I am unfortunately not in the beltway area, so I’ll likely never have the pleasure of attending one of your briefings in person. That said, like any other corporate wage slave, I’ve attended enough briefings for a half-dozen lifetimes, and given a handful or three. Given the widely accepted theory that people retain more of what they see than what they hear – that, basically, is why people use visual aids at presentations – it seems extraordinarily counter-intuitive to present in print a declarative statement you know is not, and don’t intend to represent is, true, then qualify that statement and back away from it verbally during a presentation. Indeed, I’d say the standard practice would be to present a qualified statement – something like “In 1996, Dzokhar Dudayev, the leader of the Chechen Mafia, attempted to sell his claimed collection of nuclear weapons to the United States in exchange for U.S. recognition of Chechnya’s independence. The Clinton Administration declined; foreign media later reported that the weapons were sold to al-Qaeda.” – and then explain to the audience both why the U.S. refused the negotiations, and how dubious the reports of the sales to al Qaeda are. That would, one would argue, even be the responsible thing to do.

    I fully admire your desire for optimism regarding the future of nonproliferation, and have little doubt the “top intel people” would probably call out any truly blatant horseshit you tried to peddle, enormous “truthiness” or no. But in a presentation tagged “the challenge of thinking anew”, it seems unintentional irony – or intentional hubris – to be taking cheap shots at the previous Administration – especially in relation to a subject (UBL) that has virtually nothing to do with nukes – A.Q. Khan never having had much more to offer than expert knowledge, at least during the period of the alleged meetings with al Qaeda.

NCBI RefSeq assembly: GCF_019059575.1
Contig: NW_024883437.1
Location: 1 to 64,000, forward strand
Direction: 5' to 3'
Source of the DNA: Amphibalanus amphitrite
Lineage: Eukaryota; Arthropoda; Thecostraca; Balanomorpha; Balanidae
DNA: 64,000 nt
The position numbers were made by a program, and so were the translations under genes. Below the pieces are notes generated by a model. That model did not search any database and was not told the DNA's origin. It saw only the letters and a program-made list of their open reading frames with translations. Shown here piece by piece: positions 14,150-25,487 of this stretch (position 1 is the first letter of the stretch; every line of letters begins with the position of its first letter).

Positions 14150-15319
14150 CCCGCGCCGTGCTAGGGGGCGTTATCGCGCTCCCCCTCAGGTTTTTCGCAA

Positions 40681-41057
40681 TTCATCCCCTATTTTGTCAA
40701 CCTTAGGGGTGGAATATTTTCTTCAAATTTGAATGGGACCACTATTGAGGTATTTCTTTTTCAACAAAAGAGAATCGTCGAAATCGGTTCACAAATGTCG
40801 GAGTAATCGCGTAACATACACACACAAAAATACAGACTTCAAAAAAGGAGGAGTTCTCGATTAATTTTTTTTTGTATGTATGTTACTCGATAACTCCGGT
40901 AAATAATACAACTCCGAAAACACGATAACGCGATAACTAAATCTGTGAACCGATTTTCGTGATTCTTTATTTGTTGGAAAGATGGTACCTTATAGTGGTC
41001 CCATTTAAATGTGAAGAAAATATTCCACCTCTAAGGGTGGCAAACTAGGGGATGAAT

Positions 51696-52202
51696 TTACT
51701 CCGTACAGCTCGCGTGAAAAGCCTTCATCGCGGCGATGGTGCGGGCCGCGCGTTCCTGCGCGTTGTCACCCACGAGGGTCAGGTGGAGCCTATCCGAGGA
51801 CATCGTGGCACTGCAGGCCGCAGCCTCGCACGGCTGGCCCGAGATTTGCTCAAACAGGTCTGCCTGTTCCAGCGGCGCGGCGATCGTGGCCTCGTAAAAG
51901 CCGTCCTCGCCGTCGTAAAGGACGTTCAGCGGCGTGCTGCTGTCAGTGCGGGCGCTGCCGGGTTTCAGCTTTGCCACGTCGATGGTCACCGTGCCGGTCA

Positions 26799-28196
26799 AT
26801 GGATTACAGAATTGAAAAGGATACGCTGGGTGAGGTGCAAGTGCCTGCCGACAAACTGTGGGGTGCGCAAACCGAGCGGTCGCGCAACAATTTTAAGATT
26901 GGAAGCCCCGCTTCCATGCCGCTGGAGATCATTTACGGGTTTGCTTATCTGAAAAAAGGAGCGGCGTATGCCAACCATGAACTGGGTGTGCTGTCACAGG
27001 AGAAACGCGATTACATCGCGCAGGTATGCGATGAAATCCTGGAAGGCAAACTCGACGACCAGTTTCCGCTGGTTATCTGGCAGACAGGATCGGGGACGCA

We do, desperately, need to “think anew” both about detecting and intercepting the smuggling of both nuclear warheads and fissile material, and about defending the country against the (arguably) remote risks they pose – risks we’re by-and-large admittedly ill-prepared for. Stopping every fifteen minutes to blame Clinton might earn you a few laughs, and might score you a few political points, but it’s not going to get anyone any closer to solving the counterproliferation puzzle.

  3. On 11/21/2008 at 1:35 pm peter huessy Said:

    Sir: I just now came across your comments. If you go back to the briefing, you will note there are about 6 slides that discuss the issue of small nukes or suitcase/briefcase nukes that may have migrated form the former Soviet Union. In any presentation, the story surrounding each slide is from 1-10 minutes and thus cannot be also included in the slides. The Clinton administration failed in many aspects re: nuclear terrorism and the nuclear challenge and this has been attested to my those who worked for the adminsitration and who are not supporters of the current administration or Republicans in general, all points I note in my earlier rsponse to you. If you note the slide with the comment by a former Polish intel officer, many solid folks believe such weapons were sold on the black market. As for Khan, we know he ran a group that not only sold expertise but some 13,000 centrifuges were sold to Libya wich we intercepted. Amb Bob Joseph, formerly with the WH and Department of State, has a book on this coming out in mid-December. As for the cartoons, Ramirez is my favorite, I confess. He lampoons politicians of both parties. If you read Kaplan’s book on the Clinton era written and published prior to 9/11, Clinton was tragically very much sleeping through history. See especially a new book on this by Andy McCarthy of the Foundation for the Defense of Democracy. Again,on the suitcase nukes, Tenet’s book is illustrative: Putin could not vouch for such weapons prior to his taking the top spot. This week, a number of former Russian military officers were asked by a member of the Nuclear Commission whether they could (1)account for all small and tactical nukes the Russians had built and (2)whether such weapons were not now being built. They said they could not answer in the affirmative on either question. On the NY Times satire, that was put together by my students as a gift to me. It was well done. All the best, Peetr Huessy, November 21, 2008